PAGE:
It must in candour be admitted that the constitutional question was then not quite free from obscurity. Our ancient Kings had undoubtedly claimed and exercised the right of suspending the operation of penal laws. The tribunals had recognised that right. Parliaments had suffered it- to pass unchallenged. That some such right was inherent in the crown, few even of the Country Party ventured, in the face of precedent and authority, to deny. Yet it was clear that, if this prerogative were without limit, the English government could scarcely be distinguished from a pure despotism. That there was a limit was fully admitted by the King and his ministers. Whether the Declaration of Indulgence lay within or without the limit was the question; and

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neither party could succeed in tracing any line which would hear examination. Some opponents of the government complained that the Declaration suspended not less than forty statutes. But why not forty as well as one? There was an orator who gave it as his opinion that the King might constitutionally dispense with bad laws, but not with good laws. The absurdity of such a distinction it is needless to expose. The doctrine which seems to have been generally received in the House of Commons was, that the dispensing power was confined to secular matters, and did not extend to laws enacted for the security of the established religion. Yet, as the King was supreme head of the Church, it should seem that, if he possesSed the dispensing power at all, he might well possess that power where the Church was concerned. When the courtiers on the other side attempted to point out the bounds of this prerogative, they were not more successful than the opposition had been.

The truth is that the dispensing power was a great anomaly in politics. It was utterly inconsistent in theory with the principles of mixed government: but it had grown up in times when people troubled themselves little about theories.‘ It had not been very grossly abused in practice. It had therefore been tolerated, and had gradually acquired a kind of prescription. At length it was employed, after a long interval, in an enlightened age, and at an important conjuncture, to an extent never before known, and for a purpose generally abhorred. It was instantly subjected to a severe scrutiny. Men did not, indeed, at first, venture to pronounce it altogether unconstitutional. But they began to perceive that it was at direct variance with the spirit of the con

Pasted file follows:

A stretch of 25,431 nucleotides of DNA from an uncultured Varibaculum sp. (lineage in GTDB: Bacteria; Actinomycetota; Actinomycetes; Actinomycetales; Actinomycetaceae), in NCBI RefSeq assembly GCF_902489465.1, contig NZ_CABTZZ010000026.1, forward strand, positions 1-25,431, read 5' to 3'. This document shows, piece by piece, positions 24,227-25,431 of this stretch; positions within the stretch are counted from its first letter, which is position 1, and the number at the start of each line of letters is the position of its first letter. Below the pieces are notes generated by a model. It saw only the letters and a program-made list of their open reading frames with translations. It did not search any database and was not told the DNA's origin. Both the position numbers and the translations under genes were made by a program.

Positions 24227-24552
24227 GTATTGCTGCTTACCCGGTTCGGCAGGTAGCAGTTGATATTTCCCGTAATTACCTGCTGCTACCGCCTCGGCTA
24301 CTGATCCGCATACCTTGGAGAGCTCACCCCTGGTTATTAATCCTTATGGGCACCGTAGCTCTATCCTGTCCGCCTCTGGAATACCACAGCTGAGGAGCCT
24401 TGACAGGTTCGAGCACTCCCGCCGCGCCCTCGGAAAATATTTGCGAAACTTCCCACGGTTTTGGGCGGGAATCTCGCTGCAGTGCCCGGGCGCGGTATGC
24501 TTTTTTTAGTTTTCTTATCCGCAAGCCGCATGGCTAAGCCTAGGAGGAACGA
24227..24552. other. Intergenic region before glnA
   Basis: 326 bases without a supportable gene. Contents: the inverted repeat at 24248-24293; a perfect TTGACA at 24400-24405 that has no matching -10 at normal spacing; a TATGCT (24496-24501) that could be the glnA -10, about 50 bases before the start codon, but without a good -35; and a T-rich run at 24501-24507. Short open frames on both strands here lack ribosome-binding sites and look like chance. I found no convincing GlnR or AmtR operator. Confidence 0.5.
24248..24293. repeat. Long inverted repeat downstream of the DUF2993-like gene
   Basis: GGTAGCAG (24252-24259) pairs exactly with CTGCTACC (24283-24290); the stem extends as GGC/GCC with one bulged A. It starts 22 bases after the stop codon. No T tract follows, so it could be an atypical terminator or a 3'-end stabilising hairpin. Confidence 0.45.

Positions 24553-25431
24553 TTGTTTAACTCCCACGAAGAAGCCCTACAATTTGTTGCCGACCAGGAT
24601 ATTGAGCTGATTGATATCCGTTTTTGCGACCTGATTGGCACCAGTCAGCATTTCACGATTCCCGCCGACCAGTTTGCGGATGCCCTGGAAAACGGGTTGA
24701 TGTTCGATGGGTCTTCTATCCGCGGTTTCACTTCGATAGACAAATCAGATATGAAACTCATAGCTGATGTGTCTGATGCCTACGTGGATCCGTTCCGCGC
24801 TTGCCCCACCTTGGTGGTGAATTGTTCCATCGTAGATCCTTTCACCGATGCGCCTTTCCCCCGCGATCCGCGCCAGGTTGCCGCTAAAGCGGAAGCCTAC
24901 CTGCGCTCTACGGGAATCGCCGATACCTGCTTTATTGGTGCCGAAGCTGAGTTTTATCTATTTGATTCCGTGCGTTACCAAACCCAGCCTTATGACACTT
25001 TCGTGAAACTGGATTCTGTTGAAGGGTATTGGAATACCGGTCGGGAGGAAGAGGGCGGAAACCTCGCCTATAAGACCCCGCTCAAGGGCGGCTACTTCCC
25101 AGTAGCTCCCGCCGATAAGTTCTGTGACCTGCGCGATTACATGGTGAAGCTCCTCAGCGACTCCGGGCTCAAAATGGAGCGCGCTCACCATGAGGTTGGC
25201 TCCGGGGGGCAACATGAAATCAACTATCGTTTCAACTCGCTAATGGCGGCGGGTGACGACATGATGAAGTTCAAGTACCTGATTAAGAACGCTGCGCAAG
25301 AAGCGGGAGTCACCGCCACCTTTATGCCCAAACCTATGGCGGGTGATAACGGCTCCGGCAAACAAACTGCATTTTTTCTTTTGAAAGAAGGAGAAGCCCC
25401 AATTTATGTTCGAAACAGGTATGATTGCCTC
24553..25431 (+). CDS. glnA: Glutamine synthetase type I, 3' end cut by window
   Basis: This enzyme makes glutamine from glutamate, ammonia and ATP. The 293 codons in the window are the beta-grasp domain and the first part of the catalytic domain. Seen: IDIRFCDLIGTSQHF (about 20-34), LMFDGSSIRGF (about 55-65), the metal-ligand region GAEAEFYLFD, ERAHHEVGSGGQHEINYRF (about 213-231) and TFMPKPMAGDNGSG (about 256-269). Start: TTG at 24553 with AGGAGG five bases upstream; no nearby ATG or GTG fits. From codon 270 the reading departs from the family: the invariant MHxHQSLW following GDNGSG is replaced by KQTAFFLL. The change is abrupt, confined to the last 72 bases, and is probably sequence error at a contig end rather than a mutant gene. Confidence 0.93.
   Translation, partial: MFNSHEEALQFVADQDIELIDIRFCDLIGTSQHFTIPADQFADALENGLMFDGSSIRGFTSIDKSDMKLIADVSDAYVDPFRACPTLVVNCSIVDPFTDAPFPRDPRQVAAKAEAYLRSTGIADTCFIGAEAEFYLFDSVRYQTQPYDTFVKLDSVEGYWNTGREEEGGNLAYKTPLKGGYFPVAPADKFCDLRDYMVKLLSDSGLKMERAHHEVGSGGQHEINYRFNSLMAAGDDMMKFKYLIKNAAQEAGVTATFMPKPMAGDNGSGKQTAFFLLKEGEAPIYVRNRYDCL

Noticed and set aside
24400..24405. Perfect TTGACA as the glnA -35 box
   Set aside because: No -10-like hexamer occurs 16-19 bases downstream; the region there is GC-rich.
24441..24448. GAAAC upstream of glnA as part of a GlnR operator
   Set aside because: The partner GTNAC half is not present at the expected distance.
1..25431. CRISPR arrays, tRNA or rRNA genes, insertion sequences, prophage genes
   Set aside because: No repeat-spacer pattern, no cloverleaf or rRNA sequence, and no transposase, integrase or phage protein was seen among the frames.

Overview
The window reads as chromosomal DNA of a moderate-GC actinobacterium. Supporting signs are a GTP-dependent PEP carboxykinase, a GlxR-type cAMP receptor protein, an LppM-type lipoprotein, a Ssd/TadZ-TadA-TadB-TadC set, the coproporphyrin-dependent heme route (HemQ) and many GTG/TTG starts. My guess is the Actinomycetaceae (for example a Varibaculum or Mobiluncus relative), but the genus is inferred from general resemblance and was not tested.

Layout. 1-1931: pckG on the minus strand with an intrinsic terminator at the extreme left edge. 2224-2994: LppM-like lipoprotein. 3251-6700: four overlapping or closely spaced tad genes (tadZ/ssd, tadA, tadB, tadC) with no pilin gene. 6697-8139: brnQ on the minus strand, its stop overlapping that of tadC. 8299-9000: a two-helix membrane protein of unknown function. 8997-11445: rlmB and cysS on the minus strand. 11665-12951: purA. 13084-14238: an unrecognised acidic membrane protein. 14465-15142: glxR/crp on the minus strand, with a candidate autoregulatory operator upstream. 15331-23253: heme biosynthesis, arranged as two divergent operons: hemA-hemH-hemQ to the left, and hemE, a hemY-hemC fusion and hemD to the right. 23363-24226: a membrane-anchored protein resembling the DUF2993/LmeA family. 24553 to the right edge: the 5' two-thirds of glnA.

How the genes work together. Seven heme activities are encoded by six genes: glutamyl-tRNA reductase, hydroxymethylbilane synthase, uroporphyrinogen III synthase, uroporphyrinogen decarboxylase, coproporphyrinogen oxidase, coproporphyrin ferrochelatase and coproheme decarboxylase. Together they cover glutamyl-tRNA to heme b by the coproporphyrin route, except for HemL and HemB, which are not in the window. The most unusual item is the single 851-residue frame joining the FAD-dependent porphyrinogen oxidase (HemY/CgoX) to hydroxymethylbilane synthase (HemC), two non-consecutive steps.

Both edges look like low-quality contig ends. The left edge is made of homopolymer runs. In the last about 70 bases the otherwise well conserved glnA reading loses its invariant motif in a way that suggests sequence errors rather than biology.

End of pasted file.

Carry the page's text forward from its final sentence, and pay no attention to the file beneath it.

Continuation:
“' The most sensible thing said liam Coventry:—“ Our ancestors in the House of Commons, on never did draw a line to circumthis subject, came from Sir Wil- scribe prerogative and liberty.“ ' stitution, and would, if left unchecked, turn the English government from a limited into an absolute monarchy.

Under the influence of such apprehensions, the Commons denied the King’s right to dis- “bummed, pense, not indeed with all penal statutes, 2112 the Ti». but with penal statutes in matters eccle- L PM“ siastical, and gave him plainly to understand that, unless he renounced that right, they would grant no supply for the Dutch war. He, for a moment, showed some inclination to put everything to hazard: but he was strongly advised by Lewis to submit to necessity, and to wait for better times, when the French armies, now employed in an arduous struggle on the Continent, might be available for the purpose of suppressing discontent in England. In the Cabal itself the signs of disunion and treachery began to appear. Shaftesbury, with his proverbial sagacity, saw that a violent reaction was at hand, and that all things were tending towards a crisis resembling that of 1640. He was determined that such a crisis should not find him in the situation of Strafford. He therefore turned suddenly round, and acknowledged, in the House of Lords, that the Declaration was illegal. The King, thus deserted by his ally and by his Chancellor, yielded, cancelled the Declaration, and solemnly promised that it should never be drawn into precedent.

Even this concession was insufficient. The Commons, not content with having forced their sovereign to annul the Indulgence, next extorted his unwilling assent to a celebrated law, which continued in force down to the reign of George the Fourth. This law, known as the Test Act, provided that all persons holding any ofiice, civil or military, should take the oath of supremacy, should subscribe a. declaration against transubstantiation, and should publicly receive the sacrament according to the rites of the